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Real Price of Everything: Rediscovering the Six Classics of Economics (Englisch) Gebundene Ausgabe – 24. Januar 2008

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In his "New York Times" bestsellers "Liar's Poker", and "Moneyball", Michael Lewis gave us an unprecedented look at what goes on behind the scenes on Wall Street. Now he takes us back across the centuries to explore the four classics that created and defined not just Wall Street, but the entire economic system we live under today. Brought together with Lewis' illuminating editorial commentary, they form an essential reference for any student of economics - in fact, for anyone who wants to understand the market forces and government policies that have shaped our world, and will continue to shape our future.


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Amazon.com: 12 Rezensionen
58 von 66 Kunden fanden die folgende Rezension hilfreich
Too little commentary 9. September 2008
Von Mikael Hovmller - Veröffentlicht auf Amazon.com
Format: Gebundene Ausgabe
This book is the verbatim texts of several classics. That's sort of cool, but to be honest, reading 18th century prose is slow. Very, very slow...

Michael Lewis adds some commentary. Unfortunately, that's only a few pages per book. What is there is generally quite good, but it is far too little. In particular, it would have been interesting to see comments on the actual texts, as opposed to general comments on the authors' lives.

If you really want to read all the classics, it's convenient to have them all in one place. Otherwise, you should probably pass.
47 von 56 Kunden fanden die folgende Rezension hilfreich
A Good Reference Work 8. Januar 2008
Von James B - Veröffentlicht auf Amazon.com
Format: Gebundene Ausgabe
Despite being an economics/finance geek, who is a fan of Michael Lewis' previous work, especially Moneyball, I was debating whether to buy this. I have already read The Wealth of Nations, which makes up half of this huge book. It is nice to have such a collection of great works together though, and although the vast majority of the writing is just old copyright expired material you can get on the Internet for free, Lewis' commentary does add to it. In addition to being an accomplished writer, the author does have a masters in economics from the London School of Economics, and does have a knowledge of and a passion for the subject. So on the whole this is really intended for people who have an academic interest in the subject, but at the very least you will have a really big book on your shelf to impress your friends.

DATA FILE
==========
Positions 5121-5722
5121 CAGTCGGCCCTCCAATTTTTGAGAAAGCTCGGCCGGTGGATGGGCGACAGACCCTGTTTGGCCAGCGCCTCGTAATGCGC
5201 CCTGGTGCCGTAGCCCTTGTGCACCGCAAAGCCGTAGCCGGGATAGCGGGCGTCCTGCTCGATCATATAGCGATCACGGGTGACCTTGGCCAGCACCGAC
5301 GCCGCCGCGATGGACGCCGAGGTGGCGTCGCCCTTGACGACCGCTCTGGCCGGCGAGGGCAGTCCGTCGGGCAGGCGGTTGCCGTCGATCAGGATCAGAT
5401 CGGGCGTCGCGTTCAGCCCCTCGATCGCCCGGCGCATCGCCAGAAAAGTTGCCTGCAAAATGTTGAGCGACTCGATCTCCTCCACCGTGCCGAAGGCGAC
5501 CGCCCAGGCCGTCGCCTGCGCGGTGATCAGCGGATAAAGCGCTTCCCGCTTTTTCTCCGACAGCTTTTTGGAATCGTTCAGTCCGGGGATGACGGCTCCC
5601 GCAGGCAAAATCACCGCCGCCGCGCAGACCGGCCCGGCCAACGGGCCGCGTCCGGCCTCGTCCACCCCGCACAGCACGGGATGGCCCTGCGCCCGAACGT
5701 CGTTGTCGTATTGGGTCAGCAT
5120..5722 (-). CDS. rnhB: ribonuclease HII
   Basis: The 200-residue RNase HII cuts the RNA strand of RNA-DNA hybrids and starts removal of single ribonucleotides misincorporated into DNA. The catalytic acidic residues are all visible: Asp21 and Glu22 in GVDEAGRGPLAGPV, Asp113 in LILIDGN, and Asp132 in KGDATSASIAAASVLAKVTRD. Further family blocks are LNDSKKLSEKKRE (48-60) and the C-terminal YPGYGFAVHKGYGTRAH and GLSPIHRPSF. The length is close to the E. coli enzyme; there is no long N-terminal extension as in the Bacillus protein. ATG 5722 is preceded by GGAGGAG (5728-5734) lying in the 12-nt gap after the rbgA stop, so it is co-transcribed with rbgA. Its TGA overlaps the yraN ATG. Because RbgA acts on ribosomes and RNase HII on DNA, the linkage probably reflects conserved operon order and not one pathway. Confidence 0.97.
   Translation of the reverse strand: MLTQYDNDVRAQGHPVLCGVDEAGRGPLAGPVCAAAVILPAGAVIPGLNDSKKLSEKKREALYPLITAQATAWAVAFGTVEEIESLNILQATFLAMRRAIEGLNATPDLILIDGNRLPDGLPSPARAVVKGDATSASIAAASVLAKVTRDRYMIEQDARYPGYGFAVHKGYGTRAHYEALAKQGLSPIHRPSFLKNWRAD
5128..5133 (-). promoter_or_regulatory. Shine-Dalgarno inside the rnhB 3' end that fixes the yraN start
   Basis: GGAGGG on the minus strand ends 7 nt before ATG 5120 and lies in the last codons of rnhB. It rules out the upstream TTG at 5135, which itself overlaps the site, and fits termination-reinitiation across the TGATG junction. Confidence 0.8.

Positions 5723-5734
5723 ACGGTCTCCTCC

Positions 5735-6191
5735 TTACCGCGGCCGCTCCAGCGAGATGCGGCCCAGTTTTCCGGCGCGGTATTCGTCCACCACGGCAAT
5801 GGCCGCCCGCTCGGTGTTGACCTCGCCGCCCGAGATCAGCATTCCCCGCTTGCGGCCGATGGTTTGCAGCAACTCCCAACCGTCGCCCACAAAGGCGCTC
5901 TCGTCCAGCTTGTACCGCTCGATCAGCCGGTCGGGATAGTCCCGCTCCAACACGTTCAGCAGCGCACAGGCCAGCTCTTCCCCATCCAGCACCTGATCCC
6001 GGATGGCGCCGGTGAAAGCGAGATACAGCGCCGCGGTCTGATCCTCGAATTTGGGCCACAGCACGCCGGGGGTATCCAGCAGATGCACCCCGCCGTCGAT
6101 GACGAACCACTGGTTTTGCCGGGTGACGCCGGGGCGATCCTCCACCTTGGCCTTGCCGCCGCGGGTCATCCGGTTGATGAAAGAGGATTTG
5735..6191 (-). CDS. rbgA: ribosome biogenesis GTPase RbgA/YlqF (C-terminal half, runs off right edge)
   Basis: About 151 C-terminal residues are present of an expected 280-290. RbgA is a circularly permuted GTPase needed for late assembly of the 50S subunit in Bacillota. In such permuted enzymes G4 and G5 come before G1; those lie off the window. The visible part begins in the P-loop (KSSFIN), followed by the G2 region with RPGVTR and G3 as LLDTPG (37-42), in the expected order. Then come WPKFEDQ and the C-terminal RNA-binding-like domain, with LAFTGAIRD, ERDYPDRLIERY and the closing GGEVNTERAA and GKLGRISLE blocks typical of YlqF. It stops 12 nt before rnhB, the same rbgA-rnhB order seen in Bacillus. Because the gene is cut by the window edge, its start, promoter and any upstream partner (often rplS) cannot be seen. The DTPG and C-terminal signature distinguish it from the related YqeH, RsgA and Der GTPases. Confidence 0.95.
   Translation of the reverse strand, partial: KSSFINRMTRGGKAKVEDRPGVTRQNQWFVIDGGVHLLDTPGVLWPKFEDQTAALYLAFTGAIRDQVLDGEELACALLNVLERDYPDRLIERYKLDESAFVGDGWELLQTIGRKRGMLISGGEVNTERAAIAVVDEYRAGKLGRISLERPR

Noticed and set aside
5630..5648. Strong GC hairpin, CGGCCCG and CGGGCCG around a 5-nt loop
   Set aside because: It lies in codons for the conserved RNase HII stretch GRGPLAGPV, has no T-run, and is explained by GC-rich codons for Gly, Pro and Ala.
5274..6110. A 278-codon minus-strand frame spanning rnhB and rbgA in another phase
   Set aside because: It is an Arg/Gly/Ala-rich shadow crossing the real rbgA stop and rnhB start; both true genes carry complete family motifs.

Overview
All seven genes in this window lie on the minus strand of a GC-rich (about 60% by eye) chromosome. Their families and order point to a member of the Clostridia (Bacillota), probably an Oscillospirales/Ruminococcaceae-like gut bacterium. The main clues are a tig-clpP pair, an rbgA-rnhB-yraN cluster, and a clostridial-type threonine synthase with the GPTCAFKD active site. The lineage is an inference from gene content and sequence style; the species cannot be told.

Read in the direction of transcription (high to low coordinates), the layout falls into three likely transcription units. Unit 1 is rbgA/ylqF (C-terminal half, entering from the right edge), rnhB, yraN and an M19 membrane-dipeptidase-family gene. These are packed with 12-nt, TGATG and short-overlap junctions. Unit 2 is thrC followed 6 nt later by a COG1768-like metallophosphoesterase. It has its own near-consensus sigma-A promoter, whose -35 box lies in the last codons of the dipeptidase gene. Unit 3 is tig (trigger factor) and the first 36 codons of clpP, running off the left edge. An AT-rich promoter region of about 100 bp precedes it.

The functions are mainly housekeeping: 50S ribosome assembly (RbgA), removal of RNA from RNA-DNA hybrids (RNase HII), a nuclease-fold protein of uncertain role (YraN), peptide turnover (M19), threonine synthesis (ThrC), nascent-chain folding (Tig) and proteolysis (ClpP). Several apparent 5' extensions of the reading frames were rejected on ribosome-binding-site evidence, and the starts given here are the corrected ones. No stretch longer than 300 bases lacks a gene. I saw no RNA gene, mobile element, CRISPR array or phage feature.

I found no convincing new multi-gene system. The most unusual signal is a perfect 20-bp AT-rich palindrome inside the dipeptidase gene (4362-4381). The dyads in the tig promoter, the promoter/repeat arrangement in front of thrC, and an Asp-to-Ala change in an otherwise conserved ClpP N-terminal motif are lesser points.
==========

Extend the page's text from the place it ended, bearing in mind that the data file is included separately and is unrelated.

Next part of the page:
36 von 43 Kunden fanden die folgende Rezension hilfreich
Real Price of Everything by Lewis 6. April 2008
Von Dr. Joseph S. Maresca - Veröffentlicht auf Amazon.com
Format: Gebundene Ausgabe
This is a complicated book because of its length and
technical verbiage in economics. The outline includes
lengthy dissertations by 5 or more writers in foundational
economic literature and reporting. These are:

1776: The Wealth of Nations by Adam Smith

1798: An Essay on the Principle of Population
by Thomas Malthus

1817: Principles of Political Economy and Taxation
by David Ricardo

1899: The Theory of the Leisure Class: An Economic Study of Institutions by Thorstein Veblen

1936: The General Theory of Employment, Interest, and Money
by John Maynard Keynes

There is an extensive development of macroeconomic theory
dealing with the GNP, as well as the microeconomics pertinent
to everything human beings do. The Wealth of Nations is the
classic by Adam Smith. It espouses the theory that human
beings are driven by self-interest & that they play a role
in improving the market. The Mercantilists of the